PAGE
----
I think that the next post will be about the case of the Susquehanna, not just about the recent occurrences of blotches being reported, but an all of the above approach detailing the troubles of the river. I look forward to working with you to bring these issues to the forefront on FBO and other fishing forums.

Fat Boy said...

I'd like to add that if science confirms your hypothesis, other bodies of water could benefit from improvements in management and water quality efforts. Let's hope it's not too late.

Anonymous said...

I havent seen any bass with those blotches around central Maine as of yet FB.

I plan on snagging quite a few more this summer and I'll be keeping an eye out for anything odd. I'll post any findings here and MFF though.

Cheers buddy,

Kirk Mantay said...

Great post - hadn't heard of or noticed this problem yet - almost all of my largemouth are out of ponds and lakes.

And yes, the spectre of endocrin disrupters is hanging heavily over the fishing community right now. Looks like we are the canaries in the next coal mine...

Fat Boy said...

Thanks BT, I'll be following your posts on MFF.

Thanks for the feedback RM, much appreciated. I was out the other day on Triadelphia and caught some decent largemouth and a few nice smallies too. Some of the bass had the black spots, and one had them on both lips. I have pics, and will post them on the follow up once I get some info from the folks that I've emailed. I'd be suprised if there's a water quality problem in that watershed, at least that far up. But hey, maybe so.

Unknown said...

Our PFBC has sent samples to the USGS (most likely Dr. Blazer) for testing. She indicated some time ago via the Lower Susquehanna Riverkeeper that an accurate microscopic examination would be required to determine *exactly* what these spots are. However..she also stated that mwlanin production is a function of the endocrine system; and we already know the Lower Susquehanna is impaired by chemicals that disrupt the endocrine system. It's not a difficult leap to see that there *could* be a connection.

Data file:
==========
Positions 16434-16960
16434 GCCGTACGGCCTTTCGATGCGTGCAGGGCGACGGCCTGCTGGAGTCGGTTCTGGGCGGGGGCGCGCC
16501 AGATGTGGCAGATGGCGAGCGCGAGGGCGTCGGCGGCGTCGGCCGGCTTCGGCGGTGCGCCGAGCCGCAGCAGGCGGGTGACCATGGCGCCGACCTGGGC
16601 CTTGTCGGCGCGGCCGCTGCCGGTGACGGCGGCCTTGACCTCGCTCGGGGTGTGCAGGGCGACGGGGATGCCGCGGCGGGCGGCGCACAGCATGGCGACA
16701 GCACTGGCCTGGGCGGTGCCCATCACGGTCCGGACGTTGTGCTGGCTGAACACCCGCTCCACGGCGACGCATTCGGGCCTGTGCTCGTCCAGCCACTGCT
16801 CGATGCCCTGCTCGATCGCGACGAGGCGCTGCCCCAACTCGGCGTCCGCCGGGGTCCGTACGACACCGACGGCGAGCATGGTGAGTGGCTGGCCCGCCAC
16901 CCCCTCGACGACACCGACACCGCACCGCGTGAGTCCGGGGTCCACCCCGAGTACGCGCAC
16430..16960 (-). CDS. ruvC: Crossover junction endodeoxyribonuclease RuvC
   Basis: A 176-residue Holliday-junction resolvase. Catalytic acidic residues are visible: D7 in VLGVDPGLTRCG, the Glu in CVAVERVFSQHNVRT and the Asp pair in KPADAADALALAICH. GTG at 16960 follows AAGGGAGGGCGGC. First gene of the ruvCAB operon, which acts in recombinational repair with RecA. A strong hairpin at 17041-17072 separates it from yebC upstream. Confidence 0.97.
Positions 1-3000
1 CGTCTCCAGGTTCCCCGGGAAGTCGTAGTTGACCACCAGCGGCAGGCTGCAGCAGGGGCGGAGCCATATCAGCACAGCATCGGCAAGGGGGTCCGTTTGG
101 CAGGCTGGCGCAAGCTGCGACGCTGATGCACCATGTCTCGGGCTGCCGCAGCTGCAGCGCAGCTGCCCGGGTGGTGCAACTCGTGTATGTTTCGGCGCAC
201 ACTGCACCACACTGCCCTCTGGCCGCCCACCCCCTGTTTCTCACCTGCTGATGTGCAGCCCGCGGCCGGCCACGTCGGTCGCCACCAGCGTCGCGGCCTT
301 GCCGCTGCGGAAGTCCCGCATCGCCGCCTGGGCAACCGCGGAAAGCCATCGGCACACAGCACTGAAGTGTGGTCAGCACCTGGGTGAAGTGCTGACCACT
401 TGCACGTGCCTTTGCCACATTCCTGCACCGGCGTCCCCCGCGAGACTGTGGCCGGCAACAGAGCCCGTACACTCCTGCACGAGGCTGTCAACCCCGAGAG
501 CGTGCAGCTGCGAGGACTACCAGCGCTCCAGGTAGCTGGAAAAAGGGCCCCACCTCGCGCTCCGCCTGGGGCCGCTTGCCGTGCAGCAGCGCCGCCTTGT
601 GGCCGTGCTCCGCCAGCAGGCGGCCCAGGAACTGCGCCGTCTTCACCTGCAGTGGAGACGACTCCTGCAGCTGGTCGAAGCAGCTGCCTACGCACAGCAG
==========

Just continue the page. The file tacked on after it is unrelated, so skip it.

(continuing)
I fish below Harrisburg mostly, and I've seen some fish with these and with the open 'sores' as well. I know this river is sick.. but then of course our own PADEP chief begs to differ---even when requested to declare the river impaired by our own PFBC head, John Arway. Of course, that means TMDL limits and monitoring, etc..etc.. all bad for business; and we know our Governor here wants the state WIDE open for that.. To the devil with the ecosystem, and the health of people who drink the water, breathe the air..etc..etc..

John Potter said...

Wow, that really impressed me! I like your ideas. And the cartoon made it even better! Thanks for sharing your concept! Cheers.
Fatboy Bean Bag Chairs

Fat Boy said...

Thank you John! I like the name of your chairs :)

Anonymous said...

I have been catching more of these fish lately and to me it seems as though I only catch them in waters that are known to be polluted. I think there is a connection, probably not a dangerous one but I connection, I have yet to catch a bass with these spots in an area that I am not positive is polluted

Fat Boy said...

That's good to know. It's hard for me to say in my area, but I'd bet that it's just about the same here too. I would say it's very likely in Maryland that there is some form of pollution in every body of water that holds bass.

Sorry Dwayne for not responding sooner, but I hear you loud and clear. Hopefully people put people in power some day that will make a positive difference on the Susky. Voters can make a difference. Maybe reading your's and Bill's comments will reach the right people some day.

Unknown said...

I just caught a Largemouth Bass about 30 mins ago that had these black blotches all over it... Almost covered the entire top of the fish and the whole tail.... kind of freaked me out some since I have never seen anything like this in over 20 years of fishing large mouth bass. I took video of it and came back to look up what these blotches were.. This I can tell you about the pond it was caught in.. Extremely pollution free and unavailable to anglers, military protected water way by the air force so you can not stop and fish... I caught the Bass in Dover, Delaware and from everyone I have asked so far they have not seen this before... Has there been any head way on research done to figure out what the blotches are? Like I said I have video and the blotches almost covered the entire Bass..

Fat Boy said...

Thanks for the comment and question R.J.! I need to do some research on this. I haven't heard much new other than from some discussions about the Susquehanna and it's problems. My opinion is that these spots are stress related somehow and are harmless as such. But, they could be indicators of a greater problem, such as pollution, but not necessarily in every case. I will see what I can find out and try and post on the topic again.